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Tondo Geisha

Tondo Geisha

Tondo Geisha

A selection of 1/1's tondos by Dominique Baker of her Japanese X Māori culture Geisha.

"It was something about their mysterious yet elegant poses that drew me in..." "One painting of a Geisha led to another and before I knew it that's all I wanted to paint! Never quite perfecting the last and always looking to make the next better."

Wooden panel frames are firstly prepared as the support for my works. With the use of clear gesso and shellac varnish, these mediums begin to shape and form my figures. To lay the foundations of the painting, acrylic paint is then applied. These mediums subtly represent the colonial influence of our history. Finally, Japanese steel chisels are used to carve the intricate detailings, such as feathers of korowai (cloak) and kōwhaiwhai (Māori motif) seen on tukutuku panels, flowers, hair highlights, weaving, taaniko patterns, and bird feathers. This form of carving or etching, suggests a connection to the Māori art form of whakairo.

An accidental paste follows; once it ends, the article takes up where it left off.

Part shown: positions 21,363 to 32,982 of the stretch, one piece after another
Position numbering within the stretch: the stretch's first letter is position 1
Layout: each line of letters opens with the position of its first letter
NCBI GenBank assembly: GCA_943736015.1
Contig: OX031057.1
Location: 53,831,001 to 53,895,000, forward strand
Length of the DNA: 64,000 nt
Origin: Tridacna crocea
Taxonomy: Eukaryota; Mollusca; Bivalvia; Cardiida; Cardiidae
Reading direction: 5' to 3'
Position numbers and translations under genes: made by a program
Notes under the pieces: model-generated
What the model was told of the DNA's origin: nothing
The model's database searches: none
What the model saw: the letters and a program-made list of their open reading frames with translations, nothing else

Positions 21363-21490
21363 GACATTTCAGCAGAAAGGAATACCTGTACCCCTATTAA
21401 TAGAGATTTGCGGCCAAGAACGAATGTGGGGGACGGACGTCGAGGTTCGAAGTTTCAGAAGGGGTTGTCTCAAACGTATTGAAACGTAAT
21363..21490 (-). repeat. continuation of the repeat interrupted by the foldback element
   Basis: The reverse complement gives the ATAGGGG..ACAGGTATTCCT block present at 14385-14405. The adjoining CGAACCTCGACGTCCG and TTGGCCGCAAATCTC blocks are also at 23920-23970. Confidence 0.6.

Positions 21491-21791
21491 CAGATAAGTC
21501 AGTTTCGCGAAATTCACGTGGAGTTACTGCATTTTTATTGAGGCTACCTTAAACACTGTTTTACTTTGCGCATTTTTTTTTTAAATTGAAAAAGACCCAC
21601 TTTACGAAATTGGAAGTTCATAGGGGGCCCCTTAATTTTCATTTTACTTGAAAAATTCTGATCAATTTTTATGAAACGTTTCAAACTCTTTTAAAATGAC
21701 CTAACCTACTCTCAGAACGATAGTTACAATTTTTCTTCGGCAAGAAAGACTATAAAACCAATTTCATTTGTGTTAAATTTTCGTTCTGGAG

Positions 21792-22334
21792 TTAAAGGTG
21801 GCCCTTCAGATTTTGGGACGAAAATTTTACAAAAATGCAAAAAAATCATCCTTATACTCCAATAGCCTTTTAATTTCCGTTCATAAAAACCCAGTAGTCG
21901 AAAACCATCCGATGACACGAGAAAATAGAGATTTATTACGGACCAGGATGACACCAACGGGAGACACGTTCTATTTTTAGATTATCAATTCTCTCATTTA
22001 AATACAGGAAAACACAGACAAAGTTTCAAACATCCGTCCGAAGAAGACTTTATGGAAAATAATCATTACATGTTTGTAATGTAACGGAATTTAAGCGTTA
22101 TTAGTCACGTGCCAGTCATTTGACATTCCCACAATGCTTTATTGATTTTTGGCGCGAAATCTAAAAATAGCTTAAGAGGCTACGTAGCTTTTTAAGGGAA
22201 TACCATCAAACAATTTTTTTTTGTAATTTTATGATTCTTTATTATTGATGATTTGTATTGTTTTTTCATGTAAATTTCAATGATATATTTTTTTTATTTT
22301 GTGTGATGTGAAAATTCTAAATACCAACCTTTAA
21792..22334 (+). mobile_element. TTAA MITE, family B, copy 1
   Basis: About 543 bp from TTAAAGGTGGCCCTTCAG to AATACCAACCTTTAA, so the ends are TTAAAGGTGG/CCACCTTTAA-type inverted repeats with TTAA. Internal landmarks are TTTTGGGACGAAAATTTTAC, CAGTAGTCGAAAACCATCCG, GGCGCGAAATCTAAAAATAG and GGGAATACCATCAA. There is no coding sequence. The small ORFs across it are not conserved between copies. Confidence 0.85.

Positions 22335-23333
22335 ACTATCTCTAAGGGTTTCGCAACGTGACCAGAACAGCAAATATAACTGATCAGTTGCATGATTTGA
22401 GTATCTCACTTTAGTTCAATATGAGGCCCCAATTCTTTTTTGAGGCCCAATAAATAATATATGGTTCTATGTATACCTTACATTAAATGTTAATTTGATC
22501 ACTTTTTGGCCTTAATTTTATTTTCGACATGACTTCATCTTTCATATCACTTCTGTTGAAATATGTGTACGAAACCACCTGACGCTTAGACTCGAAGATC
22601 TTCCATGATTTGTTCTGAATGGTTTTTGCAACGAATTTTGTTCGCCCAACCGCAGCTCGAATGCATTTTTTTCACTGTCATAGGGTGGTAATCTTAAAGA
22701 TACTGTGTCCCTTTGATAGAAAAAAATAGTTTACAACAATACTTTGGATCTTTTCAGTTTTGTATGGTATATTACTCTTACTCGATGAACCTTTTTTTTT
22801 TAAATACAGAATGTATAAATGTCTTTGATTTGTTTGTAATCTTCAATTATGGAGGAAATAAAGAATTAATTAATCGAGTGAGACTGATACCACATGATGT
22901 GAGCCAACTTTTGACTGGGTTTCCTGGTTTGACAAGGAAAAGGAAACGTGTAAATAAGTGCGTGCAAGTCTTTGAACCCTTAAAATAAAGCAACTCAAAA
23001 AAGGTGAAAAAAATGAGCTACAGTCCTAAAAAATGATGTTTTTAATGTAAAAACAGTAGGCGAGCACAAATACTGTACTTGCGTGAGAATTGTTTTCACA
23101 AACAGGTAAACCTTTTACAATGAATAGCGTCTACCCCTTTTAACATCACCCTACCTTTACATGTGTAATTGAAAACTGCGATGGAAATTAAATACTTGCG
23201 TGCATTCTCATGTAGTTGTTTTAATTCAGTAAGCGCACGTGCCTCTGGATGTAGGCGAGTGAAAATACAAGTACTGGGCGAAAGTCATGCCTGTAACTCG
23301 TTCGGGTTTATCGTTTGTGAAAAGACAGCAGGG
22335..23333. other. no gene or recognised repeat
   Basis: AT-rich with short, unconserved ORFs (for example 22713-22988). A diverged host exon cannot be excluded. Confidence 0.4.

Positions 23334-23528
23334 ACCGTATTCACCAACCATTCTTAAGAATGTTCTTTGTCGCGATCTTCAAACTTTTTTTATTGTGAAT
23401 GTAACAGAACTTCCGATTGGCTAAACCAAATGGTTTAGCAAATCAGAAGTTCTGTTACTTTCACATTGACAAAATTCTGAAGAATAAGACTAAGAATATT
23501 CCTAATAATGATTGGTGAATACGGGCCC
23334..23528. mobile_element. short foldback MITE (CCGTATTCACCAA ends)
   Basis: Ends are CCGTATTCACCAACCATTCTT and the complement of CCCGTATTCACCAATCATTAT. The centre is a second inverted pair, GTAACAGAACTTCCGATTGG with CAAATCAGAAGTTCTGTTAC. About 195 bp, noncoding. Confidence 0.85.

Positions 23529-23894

A selection of 1/1's tondos by Dominique Baker of her Japanese X Māori culture Geisha.

"It was something about their mysterious yet elegant poses that drew me in..." "One painting of a Geisha led to another and before I knew it that's all I wanted to paint! Never quite perfecting the last and always looking to make the next better."

Wooden panel frames are firstly prepared as the support for my works. With the use of clear gesso and shellac varnish, these mediums begin to shape and form my figures. To lay the foundations of the painting, acrylic paint is then applied. These mediums subtly represent the colonial influence of our history. Finally, Japanese steel chisels are used to carve the intricate detailings, such as feathers of korowai (cloak) and kōwhaiwhai (Māori motif) seen on tukutuku panels, flowers, hair highlights, weaving, taaniko patterns, and bird feathers. This form of carving or etching, suggests a connection to the Māori art form of whakairo.